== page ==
Farmers told ‘it’s okay to ask for help’

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Farming is a highly pressured, twenty-four hours a day, seven days a week job, with hardly any time off or away from the farm.

Farmers typically spend long hours working in isolation with little or no human contact and it’s common for farmers to work entire days and not see anyone.

If you are under any sort of pressure, this isolation can lead to feelings of increased loneliness and can allow for mental health problems to fester. Isolation can be a year-round problem for farmers which can impact on emotional wellbeing and mental health. Farmers are dealing with uncertain times and circumstances which are often outside of their control such as market prices, risk of animal disease and unpredictable weather conditions can lead to increased feelings of hopelessness.

The pressure of needing to keep the farm going at all costs can weigh on a farmer’s mind – they don’t want to be the one who loses the farm and they can often think that ‘my father was able to do this and manage, as did the generations before him.’ But times have changed, the market for produce is no longer at the farm gate but is global. Technology has moved on, society has changed, workloads have increased with production rising, higher turnovers and traceability demanded more now than ever before. This increase in demand can lead to feelings of stress.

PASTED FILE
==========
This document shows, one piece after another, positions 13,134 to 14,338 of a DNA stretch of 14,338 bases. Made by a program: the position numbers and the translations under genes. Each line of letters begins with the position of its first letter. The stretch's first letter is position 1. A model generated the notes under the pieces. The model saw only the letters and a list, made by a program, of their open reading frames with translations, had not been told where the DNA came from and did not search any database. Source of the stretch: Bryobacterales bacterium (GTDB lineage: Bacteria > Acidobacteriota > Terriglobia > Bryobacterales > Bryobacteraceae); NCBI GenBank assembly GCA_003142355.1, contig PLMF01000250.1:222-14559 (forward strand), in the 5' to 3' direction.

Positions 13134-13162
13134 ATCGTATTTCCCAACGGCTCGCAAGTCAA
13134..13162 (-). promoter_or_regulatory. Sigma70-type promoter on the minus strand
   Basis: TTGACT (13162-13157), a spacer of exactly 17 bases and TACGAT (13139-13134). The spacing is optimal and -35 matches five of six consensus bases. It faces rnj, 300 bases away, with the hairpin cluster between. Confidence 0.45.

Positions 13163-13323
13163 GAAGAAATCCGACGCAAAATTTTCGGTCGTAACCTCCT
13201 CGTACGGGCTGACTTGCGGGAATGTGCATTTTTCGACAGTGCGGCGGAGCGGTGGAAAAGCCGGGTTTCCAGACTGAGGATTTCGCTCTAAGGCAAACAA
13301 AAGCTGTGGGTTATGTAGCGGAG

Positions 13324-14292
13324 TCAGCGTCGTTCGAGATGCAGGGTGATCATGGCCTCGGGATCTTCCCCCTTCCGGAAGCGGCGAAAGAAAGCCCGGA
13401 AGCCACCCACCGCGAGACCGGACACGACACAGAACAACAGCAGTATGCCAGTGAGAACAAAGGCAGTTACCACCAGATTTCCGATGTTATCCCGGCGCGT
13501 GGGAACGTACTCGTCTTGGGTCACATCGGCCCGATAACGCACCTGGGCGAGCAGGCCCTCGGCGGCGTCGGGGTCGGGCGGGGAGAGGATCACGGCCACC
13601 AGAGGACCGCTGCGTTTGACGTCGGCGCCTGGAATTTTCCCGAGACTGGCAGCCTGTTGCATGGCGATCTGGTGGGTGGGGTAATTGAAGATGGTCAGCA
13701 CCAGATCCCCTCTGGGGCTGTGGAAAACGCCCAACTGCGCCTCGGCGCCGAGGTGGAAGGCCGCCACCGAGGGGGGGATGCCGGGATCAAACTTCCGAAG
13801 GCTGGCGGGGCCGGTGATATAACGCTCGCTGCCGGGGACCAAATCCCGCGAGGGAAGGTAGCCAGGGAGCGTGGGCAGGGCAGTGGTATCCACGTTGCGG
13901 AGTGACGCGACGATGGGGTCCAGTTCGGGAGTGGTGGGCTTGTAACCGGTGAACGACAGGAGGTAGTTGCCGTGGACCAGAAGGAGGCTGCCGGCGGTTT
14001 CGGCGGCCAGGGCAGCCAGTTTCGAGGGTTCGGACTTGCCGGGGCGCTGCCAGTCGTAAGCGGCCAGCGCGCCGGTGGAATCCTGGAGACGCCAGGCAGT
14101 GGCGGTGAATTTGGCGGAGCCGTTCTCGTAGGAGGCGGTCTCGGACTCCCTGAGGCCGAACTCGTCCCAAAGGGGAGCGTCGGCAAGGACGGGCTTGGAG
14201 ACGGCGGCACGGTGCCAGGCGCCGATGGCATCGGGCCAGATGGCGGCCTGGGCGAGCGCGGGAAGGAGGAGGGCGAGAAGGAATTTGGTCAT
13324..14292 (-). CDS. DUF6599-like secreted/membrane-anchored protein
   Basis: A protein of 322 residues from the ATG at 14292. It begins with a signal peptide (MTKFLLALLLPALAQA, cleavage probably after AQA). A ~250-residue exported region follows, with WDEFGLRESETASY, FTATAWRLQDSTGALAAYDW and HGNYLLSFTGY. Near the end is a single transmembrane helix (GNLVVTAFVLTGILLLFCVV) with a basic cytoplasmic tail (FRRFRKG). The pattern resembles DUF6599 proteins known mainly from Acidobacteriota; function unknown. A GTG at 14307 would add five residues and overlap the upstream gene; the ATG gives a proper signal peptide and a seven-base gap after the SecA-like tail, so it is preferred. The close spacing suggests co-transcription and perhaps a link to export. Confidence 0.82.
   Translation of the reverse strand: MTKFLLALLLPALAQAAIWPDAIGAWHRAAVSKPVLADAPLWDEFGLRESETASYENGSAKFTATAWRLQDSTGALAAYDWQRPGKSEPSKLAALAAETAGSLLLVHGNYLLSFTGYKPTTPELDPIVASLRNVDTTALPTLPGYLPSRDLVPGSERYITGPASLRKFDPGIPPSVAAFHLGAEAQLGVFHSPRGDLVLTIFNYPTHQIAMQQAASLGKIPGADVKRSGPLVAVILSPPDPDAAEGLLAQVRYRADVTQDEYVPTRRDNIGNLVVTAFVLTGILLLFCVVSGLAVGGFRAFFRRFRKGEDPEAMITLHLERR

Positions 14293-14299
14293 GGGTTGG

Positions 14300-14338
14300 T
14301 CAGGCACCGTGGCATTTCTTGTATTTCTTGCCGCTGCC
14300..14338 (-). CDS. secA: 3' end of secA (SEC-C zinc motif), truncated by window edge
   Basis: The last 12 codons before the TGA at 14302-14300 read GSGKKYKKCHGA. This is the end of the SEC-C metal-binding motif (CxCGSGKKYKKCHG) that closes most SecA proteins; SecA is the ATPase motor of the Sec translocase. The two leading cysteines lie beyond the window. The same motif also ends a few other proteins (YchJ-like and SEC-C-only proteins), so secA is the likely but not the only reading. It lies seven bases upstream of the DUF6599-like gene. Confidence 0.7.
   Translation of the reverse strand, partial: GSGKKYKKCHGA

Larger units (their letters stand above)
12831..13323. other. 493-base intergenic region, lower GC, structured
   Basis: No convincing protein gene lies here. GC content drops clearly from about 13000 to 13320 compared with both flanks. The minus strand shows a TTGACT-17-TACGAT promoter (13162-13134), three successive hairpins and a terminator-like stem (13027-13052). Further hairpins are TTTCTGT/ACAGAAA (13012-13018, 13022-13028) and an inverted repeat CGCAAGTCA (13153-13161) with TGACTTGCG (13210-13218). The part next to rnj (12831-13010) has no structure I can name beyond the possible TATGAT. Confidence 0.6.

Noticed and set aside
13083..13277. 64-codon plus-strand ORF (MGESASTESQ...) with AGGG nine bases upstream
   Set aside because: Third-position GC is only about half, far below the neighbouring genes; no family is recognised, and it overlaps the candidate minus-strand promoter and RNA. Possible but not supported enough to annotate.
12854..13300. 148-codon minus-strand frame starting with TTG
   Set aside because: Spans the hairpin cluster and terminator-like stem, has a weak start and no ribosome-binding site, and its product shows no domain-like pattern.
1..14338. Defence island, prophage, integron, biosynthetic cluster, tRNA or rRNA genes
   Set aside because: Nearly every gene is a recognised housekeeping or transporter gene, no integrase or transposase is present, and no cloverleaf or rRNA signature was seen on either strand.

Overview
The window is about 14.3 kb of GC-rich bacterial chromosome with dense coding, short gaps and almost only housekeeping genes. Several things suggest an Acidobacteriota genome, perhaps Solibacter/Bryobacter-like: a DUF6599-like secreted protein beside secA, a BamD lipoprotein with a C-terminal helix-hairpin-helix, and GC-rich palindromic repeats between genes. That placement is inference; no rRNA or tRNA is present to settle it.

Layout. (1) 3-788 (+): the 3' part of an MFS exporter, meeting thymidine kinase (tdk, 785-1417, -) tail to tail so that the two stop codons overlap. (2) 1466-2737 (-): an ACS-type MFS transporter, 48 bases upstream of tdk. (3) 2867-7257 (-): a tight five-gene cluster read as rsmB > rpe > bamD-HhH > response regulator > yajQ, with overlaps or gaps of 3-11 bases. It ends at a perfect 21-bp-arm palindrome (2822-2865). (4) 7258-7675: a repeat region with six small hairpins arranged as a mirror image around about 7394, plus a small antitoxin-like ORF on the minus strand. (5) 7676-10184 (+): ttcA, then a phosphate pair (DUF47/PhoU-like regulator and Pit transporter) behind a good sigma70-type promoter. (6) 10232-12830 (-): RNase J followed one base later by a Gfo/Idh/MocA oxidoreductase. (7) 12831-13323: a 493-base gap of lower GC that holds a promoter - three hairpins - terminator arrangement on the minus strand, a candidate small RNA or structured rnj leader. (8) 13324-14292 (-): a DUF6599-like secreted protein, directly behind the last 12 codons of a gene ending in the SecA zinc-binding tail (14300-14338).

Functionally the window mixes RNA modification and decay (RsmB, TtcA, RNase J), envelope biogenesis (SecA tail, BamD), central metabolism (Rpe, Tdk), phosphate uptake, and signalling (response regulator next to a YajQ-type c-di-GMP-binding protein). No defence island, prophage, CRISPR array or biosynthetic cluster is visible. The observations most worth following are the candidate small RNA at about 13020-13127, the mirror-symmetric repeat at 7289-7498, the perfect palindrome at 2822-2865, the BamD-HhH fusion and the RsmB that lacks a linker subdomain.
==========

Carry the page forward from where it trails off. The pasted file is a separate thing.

Symptoms of stress include disturbed sleep patterns, changes in appetite, unexplainable aches and pains and it can lead to depression. You may have difficulty with concentration or memory and you might appear irritable or agitated. Sometimes you might use alcohol or drugs to relax and may feel overwhelmed and isolated.

Alcohol can be an enjoyable part of life for many people who drink socially without experiencing any problems. On the other hand, there is a darker side to alcohol when it is used as a means of coping during stressful times, which can lead to alcohol being drank in excessive quantities. The effects of alcohol can numb the feelings of stress and anxiety and help you escape from reality for a time. However, when the effects wear off the situation is still the same, you have not addressed the root cause of the problem and so the cycle begins again.

Seeking help is not a sign of weakness. It’s recognition that we don’t have to and can’t solve every challenge by ourselves.

If you are struggling, for whatever reason, you are encouraged to call the Rural Support helpline now on 0845 606 7 607. The helpline is available from 8am-11pm, seven days a week (voicemail and support options available at all other times). Support is free and completely confidential.